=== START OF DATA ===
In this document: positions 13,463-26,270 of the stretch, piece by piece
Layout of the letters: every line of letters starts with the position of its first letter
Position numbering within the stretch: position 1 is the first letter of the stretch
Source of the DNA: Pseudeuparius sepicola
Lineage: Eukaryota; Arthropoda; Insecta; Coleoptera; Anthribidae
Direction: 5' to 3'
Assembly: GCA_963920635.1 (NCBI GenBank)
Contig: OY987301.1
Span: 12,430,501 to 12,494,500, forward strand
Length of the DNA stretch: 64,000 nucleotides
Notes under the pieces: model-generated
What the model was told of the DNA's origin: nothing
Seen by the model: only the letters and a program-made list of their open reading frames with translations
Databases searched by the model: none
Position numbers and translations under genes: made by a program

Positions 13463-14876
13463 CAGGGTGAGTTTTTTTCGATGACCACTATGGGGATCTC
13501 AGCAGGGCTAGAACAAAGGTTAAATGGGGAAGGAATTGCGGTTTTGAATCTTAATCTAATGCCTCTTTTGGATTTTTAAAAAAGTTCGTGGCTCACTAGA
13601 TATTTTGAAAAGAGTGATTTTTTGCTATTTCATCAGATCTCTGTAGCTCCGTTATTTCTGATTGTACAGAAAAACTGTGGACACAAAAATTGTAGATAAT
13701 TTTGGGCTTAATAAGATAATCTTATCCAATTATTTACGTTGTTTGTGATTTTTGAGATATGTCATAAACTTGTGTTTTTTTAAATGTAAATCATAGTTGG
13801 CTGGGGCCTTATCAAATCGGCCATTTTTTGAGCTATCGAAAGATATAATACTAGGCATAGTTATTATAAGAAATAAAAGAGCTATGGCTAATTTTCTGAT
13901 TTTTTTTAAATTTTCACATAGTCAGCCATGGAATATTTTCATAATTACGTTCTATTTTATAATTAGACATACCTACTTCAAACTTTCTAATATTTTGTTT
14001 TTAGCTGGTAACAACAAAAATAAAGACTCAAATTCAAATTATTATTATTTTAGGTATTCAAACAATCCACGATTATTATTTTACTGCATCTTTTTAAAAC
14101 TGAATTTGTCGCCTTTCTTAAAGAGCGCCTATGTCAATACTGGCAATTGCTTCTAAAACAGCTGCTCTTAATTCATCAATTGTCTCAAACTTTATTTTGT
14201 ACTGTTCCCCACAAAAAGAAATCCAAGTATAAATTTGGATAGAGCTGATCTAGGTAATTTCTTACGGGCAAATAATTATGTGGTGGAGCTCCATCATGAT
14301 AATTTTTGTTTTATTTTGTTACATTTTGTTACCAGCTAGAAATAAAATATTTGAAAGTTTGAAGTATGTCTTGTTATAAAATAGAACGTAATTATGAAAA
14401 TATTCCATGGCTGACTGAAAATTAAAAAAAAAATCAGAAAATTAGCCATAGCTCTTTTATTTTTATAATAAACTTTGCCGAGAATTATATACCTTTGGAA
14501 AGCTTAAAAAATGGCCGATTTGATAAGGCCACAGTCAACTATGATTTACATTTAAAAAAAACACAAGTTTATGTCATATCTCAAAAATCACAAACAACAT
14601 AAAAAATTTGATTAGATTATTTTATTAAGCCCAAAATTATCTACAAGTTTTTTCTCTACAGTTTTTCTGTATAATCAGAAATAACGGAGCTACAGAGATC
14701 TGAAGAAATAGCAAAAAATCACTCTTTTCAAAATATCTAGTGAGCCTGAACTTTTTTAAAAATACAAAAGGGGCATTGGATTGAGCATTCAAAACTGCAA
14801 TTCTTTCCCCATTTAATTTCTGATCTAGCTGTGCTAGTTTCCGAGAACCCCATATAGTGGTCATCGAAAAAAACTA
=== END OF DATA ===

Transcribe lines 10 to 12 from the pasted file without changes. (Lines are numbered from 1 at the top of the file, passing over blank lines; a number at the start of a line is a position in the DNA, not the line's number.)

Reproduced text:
Length of the DNA stretch: 64,000 nucleotides
Notes under the pieces: model-generated
What the model was told of the DNA's origin: nothing